During my multiple expeditions since 1990 in search of the legendary Gooney Bird, I ran into many DC-3 derelicts, C-47 wrecks, abandoned Dakotas and fortunately, I also found an equal or higher number of DC-3’s that still exist until today, fully intact or even flying.
Depicted below you will find many outstanding photos of wrecks, from various sites and photographers. Some are well published, others hardly known. All carry their story and have an unparalleled beauty, as the superbly designed silhouette of the aircraft is warping over the years due to corrosion, souvenir hunters, and decay and takes a unique shape in its environment.
One of the most remarkable DC-3 crashed wrecks that I encountered in all those years of scouting is in the Yukon, NW Canada. High up in the Ruby Mountains, I met an amazingly intact wreck of a USAF C-47 that made a luckiest crash landing in January 1950 on a snow covered hill at some 6600 feet altitude near the Gates of the Arctic.
In my book, you can find the harrowing story of that crash, the photos, and the aftermath. A 10 men crew in a flying coffin that ran out of fuel over the mountains and glided down into the deepest dark of a near-Arctic winter. They made a most fortunate stall/ landing over the hill side, the plane almost intact but their ordeal was not yet over.
With heavy snowfall soon covering the entire aircraft, the Captain went out for help, walked for 12 agonizing hours and hit by sheer coincidence the Alaska Highway. They found him nearly frozen to death. Read the conclusion of this story, it is an incredible tale of fortune, determination and about the unrivaled ruggedness of that legendary aircraft.
My fascination for wrecks started with me at a very young age. Since 1950, I lived for years in Borneo, that only 5 years earlier had escaped from the Japanese occupation (Feb 1942- July 1945). In the final stage of that Pacific War, the Allies started bombing the Eastern Borneo oil refineries and port facilities with B-24’s and B-25’s in 5 most daring raids from New Guinea (Biak Islands), 2500 miles over sea and enemy territory!.
By the end of June 1945, an invasion took place on the Balikpapan shores by Australian Forces with Naval and Aerial support from the Americans. That assault left its traces with a load of war inflicted junk. As a most curious kid, the Gates of Wonder opened up for me, and I started to explore a ravaged world of wrecks, bunkers, unexploded bombs, landing aircraft, etc.
It was like an open air war museum. But there were also the survivors, transports galore left behind by the Allied Forces, my Daddy’s Jeep, the C-47/ Dakotas and the PBY-5A Catalinas (operated by Shell, KLM and Garuda), the GMC Trucks and, much more to our dismay, lots of Japanese weapons that evidently often had ended up in the wrong hands of looting gangs, or self-proclaimed “Freedom Fighters”.
That inquisitive Borneo Jungle kid would forever stay in me, I could never fully part from that epic Pacific sojourn, and I still have a strong urge to explore the wrecks, in particular, the Dakota, lost in the mists of legends. Once found, they show themselves in all their magic as genuine time capsules.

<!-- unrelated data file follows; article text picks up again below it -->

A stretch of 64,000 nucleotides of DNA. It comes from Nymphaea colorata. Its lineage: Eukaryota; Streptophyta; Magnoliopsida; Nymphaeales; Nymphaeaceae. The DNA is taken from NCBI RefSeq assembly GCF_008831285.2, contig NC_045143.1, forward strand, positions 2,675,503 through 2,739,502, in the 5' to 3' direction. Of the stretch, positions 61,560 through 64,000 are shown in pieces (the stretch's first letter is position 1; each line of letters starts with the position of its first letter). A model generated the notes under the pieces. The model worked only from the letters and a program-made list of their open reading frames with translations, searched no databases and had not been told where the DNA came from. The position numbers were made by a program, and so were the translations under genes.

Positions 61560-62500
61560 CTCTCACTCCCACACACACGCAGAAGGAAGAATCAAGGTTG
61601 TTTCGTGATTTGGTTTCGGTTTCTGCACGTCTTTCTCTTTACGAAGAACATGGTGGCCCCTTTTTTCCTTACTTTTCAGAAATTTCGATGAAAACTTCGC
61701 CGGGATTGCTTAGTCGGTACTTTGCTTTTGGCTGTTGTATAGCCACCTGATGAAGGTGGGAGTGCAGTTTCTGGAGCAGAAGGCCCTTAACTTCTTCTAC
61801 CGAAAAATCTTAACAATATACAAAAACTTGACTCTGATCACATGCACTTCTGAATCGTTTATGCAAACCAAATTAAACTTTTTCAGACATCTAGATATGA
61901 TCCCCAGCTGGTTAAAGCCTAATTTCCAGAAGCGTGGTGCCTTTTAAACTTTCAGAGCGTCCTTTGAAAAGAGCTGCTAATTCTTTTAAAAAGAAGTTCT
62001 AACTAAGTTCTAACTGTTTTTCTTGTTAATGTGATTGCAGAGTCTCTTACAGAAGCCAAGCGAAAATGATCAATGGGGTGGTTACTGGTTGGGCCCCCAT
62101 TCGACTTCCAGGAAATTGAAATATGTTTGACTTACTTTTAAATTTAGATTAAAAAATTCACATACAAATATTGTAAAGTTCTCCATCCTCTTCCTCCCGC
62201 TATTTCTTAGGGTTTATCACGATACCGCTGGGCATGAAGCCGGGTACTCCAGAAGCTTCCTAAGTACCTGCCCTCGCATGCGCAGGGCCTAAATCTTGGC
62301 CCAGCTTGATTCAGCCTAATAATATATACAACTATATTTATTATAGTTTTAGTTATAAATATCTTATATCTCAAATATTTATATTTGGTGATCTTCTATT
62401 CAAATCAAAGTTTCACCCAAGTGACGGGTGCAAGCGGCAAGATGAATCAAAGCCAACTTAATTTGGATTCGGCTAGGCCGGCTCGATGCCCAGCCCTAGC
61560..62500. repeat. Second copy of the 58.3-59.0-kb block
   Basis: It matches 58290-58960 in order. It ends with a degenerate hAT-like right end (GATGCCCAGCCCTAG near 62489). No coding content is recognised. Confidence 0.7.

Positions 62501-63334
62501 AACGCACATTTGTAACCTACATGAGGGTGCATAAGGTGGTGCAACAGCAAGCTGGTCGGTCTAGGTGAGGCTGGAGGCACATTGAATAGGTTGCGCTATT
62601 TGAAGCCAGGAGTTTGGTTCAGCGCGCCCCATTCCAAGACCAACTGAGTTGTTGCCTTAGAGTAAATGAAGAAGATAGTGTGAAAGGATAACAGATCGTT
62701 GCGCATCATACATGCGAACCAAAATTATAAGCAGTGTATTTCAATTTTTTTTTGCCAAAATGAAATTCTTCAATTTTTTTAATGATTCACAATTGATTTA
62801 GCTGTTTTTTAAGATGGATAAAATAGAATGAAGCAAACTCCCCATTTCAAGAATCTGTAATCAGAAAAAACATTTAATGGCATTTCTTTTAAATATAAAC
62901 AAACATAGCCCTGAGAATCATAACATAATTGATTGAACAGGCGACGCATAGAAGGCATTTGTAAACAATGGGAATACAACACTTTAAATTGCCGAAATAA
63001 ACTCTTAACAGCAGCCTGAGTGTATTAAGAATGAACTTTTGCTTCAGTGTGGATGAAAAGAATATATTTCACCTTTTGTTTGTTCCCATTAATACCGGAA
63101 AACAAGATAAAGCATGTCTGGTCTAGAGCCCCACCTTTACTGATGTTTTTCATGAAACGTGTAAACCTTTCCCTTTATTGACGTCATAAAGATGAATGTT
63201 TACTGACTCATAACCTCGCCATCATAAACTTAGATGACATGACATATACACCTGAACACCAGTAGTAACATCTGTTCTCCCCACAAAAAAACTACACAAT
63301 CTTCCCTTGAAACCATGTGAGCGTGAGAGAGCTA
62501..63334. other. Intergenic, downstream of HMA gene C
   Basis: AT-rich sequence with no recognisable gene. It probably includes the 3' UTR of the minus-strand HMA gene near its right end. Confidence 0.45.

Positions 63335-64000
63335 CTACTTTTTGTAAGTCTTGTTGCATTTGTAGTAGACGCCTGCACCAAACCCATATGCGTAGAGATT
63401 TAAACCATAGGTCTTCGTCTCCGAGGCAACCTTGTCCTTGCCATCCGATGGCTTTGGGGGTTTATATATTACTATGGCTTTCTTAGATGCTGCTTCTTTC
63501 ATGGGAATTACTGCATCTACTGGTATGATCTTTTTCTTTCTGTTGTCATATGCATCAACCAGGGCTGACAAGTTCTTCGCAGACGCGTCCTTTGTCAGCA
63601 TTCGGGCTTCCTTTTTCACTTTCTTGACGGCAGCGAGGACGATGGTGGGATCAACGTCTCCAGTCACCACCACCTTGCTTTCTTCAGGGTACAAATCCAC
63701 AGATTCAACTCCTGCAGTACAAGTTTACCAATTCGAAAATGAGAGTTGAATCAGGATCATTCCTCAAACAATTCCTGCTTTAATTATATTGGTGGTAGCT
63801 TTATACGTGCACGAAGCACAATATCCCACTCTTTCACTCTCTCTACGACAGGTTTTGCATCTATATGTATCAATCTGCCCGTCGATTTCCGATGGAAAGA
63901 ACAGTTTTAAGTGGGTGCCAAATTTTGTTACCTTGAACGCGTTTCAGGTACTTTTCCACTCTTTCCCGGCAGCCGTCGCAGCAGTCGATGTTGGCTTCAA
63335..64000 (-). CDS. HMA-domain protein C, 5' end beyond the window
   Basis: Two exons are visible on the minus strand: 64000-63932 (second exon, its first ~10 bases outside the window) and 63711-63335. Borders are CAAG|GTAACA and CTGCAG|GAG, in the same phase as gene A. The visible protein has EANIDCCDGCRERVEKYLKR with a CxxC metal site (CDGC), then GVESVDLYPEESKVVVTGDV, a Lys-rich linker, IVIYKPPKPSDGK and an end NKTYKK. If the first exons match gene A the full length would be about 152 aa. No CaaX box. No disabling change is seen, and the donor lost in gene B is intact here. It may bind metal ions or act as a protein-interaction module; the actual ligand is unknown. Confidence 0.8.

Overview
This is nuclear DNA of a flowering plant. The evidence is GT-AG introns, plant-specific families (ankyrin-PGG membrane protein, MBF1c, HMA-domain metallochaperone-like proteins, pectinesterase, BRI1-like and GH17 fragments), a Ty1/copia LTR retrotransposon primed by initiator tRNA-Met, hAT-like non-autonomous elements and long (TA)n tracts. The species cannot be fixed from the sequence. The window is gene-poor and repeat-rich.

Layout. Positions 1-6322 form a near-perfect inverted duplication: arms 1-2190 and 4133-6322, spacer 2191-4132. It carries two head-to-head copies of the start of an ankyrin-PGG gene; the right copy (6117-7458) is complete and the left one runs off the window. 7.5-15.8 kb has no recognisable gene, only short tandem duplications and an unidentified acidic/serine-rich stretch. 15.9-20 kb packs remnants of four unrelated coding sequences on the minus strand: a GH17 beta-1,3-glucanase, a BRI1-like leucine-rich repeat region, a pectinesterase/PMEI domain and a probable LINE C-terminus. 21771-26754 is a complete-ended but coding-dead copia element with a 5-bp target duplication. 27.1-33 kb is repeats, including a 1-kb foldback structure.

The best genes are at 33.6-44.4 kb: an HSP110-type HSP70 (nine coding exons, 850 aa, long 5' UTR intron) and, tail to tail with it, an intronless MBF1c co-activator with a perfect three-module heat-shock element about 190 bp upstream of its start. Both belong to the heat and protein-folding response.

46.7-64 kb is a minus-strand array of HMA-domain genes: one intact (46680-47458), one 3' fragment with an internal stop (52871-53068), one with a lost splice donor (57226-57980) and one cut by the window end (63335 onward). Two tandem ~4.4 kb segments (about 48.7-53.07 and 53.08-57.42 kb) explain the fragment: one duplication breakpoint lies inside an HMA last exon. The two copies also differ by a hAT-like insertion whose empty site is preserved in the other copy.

Apart for the Yukon wreck depicted which one day I will definitely visit again, you see here a wishlist of wrecks/ abandoned DC-3’s to go in near future.
One day in 2013, I was the fortunate son, that was offered a C-47 wreck for sale, not in remote Absurdistan but almost in my own backyard. On the holy grounds of former Air Naval Station Valkenburg, there was since 3 years laying in agony a Dakota that had been trashed in a road transport accident on the way to eternal fame as a Musical star. But fate took her in another direction, and that intended career ended before it had begun.
But yet another career loomed. The wreck came for sale, and I bought my first Dakota with no other option than to take her apart in Sept. 2013 and salvage the best parts. Her cockpit is now being modified by MPS to world’s first certified Flight Simulator for DC-3 pilots licensing. To be operated by DDA, (Dutch Dakota Association) in Holland, where dozens of pilots eagerly wait for the completion of this Hi-Tech instruction platform based on a 70-year-old WWII War Bird.
With an Imax-like 3D projection screen wrapped around the cockpit nose and state-of-the-art technology, this cockpit mimics the DDA DC-3 “Prinses Amalia” instrument layout and controls feedback. My beloved first Dak baby will soon fly again, not really High in the Sky.but in a virtual reality, serving the DC-3 loving community for another 3 decades or more!.
She will almost for sure still be there at the 100 years anniversary of the DC-3 in 2035, maybe even still instructing a few pilots that fly a rare Dakota. The plane that changed the world in 1936 is the only transport in the world still operational in numbers at her current 70 years of age. Bravo and congratulations with all the missions accomplished over three wars and beyond.
If interested to read what happened out there with that aircraft in the Yukon, in Thailand, Bolivia, Madagascar, Colombia or Honduras, you should read my book The Dakota Hunter. packed with 320 pages of authentic, fascinating DC-3/ C-47 related tales and 250 gripping photos as evidence of the unbelievable! You can follow me on www.facebook.com/thedakotahunter.
For more information of the wrecks that I found and visited over the years, please view www.dc3dakotahunter.com where you can order the book directly at Amazon, Barnes & Noble etc.